For the past year the satellite telecommunications industry has been one of the few bright spots amid a severe global economic downturn, with the world’s largest operators continuing to report solid growth and invest in new systems and services. Now, however, comes a warning that this prosperity is threatened – not by economic forces beyond the industry’s control but by abuses of the regulatory regime satellite operators rely on to keep order in the system.

According to the International Telecommunication Union (ITU), the United Nations affiliate that coordinates satellite frequencies and orbital positions, these abuses threaten to create – in the words of one official – chaos in geostationary orbit, the operating location of most communications satellites. If that happens, the viability of this vital industry could be undermined.

The ITU has identified three problems in particular that are making it increasingly difficult to keep order in the system: so-called virtual satellites, which refers to proposed systems that are registered and coordinated but never built; the use of single satellites to claim multiple orbital positions; and the practice of registering satellite systems whose purported power capabilities and coverage areas are so great as to make it difficult if not impossible for a lower-priority operator – perhaps a small company proposing a new service in an adjacent region – to get its system coordinated.

As an example of the latter, the ITU official cited a satellite network, registered in June 2007, whose coordination requirement affected 40 national governments and a whopping 600 other satellite networks, either existing or proposed.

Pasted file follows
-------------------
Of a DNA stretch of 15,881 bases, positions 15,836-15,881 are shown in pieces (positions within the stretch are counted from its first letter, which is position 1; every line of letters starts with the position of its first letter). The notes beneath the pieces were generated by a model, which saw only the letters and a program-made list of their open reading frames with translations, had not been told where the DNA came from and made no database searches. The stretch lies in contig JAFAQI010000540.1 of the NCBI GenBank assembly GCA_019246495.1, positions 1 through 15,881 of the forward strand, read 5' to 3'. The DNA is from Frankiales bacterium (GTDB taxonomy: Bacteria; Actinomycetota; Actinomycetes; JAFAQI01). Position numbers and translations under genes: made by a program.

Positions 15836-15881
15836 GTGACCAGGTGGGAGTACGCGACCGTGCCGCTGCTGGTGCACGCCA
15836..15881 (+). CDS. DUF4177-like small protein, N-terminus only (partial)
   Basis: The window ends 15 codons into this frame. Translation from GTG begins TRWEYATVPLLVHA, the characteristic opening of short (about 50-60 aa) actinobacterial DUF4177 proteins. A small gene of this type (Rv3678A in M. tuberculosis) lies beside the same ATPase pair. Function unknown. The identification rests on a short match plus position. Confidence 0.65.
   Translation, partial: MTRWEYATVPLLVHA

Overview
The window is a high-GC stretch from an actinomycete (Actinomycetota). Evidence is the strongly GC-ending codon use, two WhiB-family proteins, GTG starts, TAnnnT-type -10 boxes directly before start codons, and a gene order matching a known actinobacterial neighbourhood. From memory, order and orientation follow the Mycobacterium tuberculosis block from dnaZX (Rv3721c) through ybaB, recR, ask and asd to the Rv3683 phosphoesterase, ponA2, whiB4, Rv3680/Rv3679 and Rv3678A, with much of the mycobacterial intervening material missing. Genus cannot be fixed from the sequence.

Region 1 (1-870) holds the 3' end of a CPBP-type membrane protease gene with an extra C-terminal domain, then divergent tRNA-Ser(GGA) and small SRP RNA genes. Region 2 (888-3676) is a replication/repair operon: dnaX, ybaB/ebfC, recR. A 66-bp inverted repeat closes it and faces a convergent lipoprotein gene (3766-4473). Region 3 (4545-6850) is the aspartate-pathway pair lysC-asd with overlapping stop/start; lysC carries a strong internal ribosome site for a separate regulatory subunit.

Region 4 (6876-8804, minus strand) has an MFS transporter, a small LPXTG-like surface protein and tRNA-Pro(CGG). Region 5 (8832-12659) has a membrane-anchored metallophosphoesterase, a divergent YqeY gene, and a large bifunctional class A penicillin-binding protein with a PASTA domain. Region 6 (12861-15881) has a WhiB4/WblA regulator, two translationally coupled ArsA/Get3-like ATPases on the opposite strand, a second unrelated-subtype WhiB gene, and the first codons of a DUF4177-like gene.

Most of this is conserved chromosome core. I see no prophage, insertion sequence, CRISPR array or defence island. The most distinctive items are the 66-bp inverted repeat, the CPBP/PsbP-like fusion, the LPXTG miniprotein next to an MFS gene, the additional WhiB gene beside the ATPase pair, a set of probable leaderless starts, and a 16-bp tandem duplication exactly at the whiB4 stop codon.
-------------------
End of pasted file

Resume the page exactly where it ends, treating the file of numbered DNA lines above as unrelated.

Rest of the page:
These issues are not new: what makes them increasingly problematic is the growing congestion in the geostationary arc, particularly in areas overlooking
North America
East Asia
. As this crowding grows, so grows the importance of tightening up the regulatory environment.

The ITU is making a concerted effort to draw attention to and curb the abuses, but its enforcement authority is limited – it relies to a large extent on the telecommunications regulatory authorities of its 191 member nations for this purpose.

The ITU and its members have had some success over the last decade in cutting back on the practice of filing the paperwork for a satellite with no intention of actually building the system. The purpose in most cases is to reserve slots or frequencies for possible future use, while blocking out potential competitors, and the effect has been to clog up the entire system.

To combat these so-called paper satellites, some ITU members have cracked down: the U.S. Federal Communications Commission, for example, now requires companies seeking satellite operating licenses to post a bond that is forfeited if the satellites are not built within a certain timeframe. But not all ITU members are equal when it comes to imposing discipline on the process. Another problem is the fact that the ITU’s Master International Frequency Registry includes satellites that were never built or have long since been retired; there is no universally accepted satellite database that can be used to verify the accuracy of the ITU registry.

The ITU deserves credit for highlighting an increasingly serious situation. The organization needs to stay vigilant about enforcing the rules that are within its power to enforce while pressuring its member states to do more to rein in the abuses. Asking national regulatory authorities to help purge the Master International Frequency Registry of nonexistent satellites was a positive step in this regard, but clearly more needs to be done. ITU member states could impose a more critical reality check on proposed satellite systems before seeking frequency and orbital slot coordination, for example.

Meanwhile, satellite operators need to do a better job of policing themselves, and here too, the ITU can help by keeping the issue front and center in public forums. The ITU needs to be aggressive in asserting itself, lest its member states lose faith in the process and seek to coordinate satellites among themselves. That can only result in one thing: chaos.